By Andrew Restuccia - 02/02/11 04:37 PM EST
In almost all cases, Gulf residents and businesses should be able to recover from last year’s massive oil spill by the end of 2012, the independent administrator of BP’s $20 billion oil spill compensation fund said Wednesday.
The conclusion comes in a draft methodology released by Kenneth Feinberg, a Washington lawyer appointed by President Obama last year to oversee the compensation fund. Feinberg will use the methodology to dole out final and interim payments to oil-spill victims during the next two years.
Feinberg said he expects those affected by the spill to reach a 30 percent recovery this year and a full recovery in 2012. Oyster harvesting is the one exception to that rule — the industry will have a “longer" recovery period, Feinberg’s office said.
Compensation payments will be based on this timeline. Most claimants will receive two times their 2010 losses, while oyster harvesters will receive four times their 2010 losses.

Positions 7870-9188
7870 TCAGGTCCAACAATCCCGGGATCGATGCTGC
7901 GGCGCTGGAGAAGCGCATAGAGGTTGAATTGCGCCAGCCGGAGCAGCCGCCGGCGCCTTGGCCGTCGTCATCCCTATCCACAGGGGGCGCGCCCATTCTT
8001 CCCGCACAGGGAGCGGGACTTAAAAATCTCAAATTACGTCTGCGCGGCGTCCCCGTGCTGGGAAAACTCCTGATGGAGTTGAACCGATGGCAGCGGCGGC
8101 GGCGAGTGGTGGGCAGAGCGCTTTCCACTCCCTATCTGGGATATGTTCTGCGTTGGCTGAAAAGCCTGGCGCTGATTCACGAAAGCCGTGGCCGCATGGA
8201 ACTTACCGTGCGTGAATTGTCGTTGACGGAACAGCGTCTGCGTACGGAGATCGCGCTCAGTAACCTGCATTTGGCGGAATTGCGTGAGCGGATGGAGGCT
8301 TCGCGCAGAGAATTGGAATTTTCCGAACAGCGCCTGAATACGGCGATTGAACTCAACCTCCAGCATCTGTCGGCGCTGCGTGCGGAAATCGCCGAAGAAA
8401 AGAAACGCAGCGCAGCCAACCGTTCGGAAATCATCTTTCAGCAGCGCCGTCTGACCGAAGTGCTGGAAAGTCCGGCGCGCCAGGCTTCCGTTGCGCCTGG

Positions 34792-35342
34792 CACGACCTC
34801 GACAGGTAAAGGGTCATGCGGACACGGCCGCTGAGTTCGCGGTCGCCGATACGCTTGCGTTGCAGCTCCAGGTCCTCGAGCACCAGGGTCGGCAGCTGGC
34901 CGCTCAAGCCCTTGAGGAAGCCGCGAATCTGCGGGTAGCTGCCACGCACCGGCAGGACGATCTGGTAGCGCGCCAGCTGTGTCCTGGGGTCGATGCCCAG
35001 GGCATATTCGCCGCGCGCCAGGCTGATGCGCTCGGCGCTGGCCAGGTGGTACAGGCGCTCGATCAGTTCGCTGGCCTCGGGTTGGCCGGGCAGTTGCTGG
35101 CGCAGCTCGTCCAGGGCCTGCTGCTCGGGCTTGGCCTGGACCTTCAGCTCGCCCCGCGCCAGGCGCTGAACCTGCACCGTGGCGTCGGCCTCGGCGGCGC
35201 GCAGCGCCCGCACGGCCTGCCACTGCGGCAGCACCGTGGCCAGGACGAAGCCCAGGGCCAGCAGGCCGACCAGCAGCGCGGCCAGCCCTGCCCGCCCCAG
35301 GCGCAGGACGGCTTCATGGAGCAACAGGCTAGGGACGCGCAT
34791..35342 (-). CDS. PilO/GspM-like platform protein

“Others may disagree, but I’ve tried as best I can to come up with a formula that I think will work and will adequately reflect the uncertainty of the future of the Gulf,” Feinberg told reporters Wednesday.
Feinberg has been criticized by Gulf officials and lawmakers for not releasing a methodology for doling out oil-spill compensation. He acknowledged that Wednesday, saying, “I’ve been criticized for not having an open enough process. This is designed to deal with the transparency problem.”
Stakeholders have two weeks to comment on the draft methodology, which has been posted for public viewing on the GCCF website. The GCCF will begin making final and interim payments in February.
In the six months that Feinberg has been in charge of the fund, the GCCF has paid out nearly $3.4 billion. Many of those claims were paid in an initial, three-month emergency payment period.
After Thanksgiving, the GCCF began the final payment process, which will last until 2013. Claimants have three options under this process. They can opt for a one-time “quick-pay” payment of $5,000 for individuals and $25,000 for businesses; a quarterly interim payment; or a final, lump-sum payment.
If claimants accept a “quick-pay” or final payment, they must sign a release agreeing not to sue BP or any other companies responsible for the spill.